Jordan and Lebanon are overwhelmed with millions of refugees, conflict across every border, and need for water, electricity and jobs. Similar problems consume the region: UN agencies beg for funding, regimes cry “Security!” as they choke domestic freedoms, youth turn a cynical eye to their 2011 ideals, and the international community wrings its hands, unable to protect the most marginalized populations.
Civil society is an answer to this seeming lack of solutions. Most refugees, especially after the initial one, two or three years in asylum, live in urban host communities outside the camps. Syrians are not the first refugees here, but newcomers to a mix of Iraqis, Palestinians, Sudanese, Somalis and others, many of whom have waited for years to return or resettle, forbidden from work in the meantime.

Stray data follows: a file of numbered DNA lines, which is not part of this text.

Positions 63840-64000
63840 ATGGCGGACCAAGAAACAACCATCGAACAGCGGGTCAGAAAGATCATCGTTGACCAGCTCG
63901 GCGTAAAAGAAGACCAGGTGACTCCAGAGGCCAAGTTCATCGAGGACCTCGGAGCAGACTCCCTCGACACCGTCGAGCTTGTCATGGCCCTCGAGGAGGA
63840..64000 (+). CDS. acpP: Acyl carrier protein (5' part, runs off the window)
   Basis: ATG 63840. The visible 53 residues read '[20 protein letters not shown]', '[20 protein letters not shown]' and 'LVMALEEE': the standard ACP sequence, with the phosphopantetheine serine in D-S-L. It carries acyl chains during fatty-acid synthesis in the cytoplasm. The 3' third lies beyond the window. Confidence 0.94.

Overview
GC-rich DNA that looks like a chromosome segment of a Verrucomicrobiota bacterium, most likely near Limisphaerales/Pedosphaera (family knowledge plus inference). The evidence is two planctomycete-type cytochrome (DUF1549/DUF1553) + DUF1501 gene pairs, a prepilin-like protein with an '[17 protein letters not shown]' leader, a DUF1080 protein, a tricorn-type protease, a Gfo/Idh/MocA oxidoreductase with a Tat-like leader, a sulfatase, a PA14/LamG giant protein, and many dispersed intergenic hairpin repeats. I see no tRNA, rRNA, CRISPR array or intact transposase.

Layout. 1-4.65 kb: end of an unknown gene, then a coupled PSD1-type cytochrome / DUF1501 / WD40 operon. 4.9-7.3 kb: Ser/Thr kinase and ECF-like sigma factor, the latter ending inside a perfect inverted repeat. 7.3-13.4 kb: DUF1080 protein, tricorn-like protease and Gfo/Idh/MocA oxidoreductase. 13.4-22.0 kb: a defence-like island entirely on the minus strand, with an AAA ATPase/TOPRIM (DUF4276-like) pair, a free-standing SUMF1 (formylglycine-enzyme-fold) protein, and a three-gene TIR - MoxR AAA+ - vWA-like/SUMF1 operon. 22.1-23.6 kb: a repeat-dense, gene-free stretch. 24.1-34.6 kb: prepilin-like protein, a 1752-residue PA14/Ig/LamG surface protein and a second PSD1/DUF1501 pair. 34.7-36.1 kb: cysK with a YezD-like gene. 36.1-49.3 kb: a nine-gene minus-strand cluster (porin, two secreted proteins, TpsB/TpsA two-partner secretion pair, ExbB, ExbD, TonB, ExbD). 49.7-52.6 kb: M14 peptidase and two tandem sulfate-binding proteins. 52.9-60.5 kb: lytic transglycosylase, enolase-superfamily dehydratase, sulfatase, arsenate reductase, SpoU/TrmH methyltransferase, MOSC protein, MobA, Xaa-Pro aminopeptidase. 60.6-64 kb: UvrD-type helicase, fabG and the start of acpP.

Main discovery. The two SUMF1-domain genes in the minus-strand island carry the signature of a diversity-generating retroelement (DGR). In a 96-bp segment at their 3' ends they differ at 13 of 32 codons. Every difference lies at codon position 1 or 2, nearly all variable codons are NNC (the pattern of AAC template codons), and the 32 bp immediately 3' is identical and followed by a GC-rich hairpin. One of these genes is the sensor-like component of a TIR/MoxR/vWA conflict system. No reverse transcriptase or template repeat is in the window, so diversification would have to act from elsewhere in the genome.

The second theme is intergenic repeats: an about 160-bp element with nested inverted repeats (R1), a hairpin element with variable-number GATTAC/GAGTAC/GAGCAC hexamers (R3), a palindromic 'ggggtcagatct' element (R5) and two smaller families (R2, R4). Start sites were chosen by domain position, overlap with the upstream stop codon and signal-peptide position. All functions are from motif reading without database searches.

As humanitarian aid follows the media, jumping from Darfur to Baghdad to Homs, millions remain in a perpetual interim, their futures frozen and communities stuck in asylum. These are not passive aid recipients but active people, struggling to build their families and futures. As months become years and new asylum seekers arrive, journalist Alice Su looks at how refugee businessmen, lawyers, mothers, students and artists forge a way forward.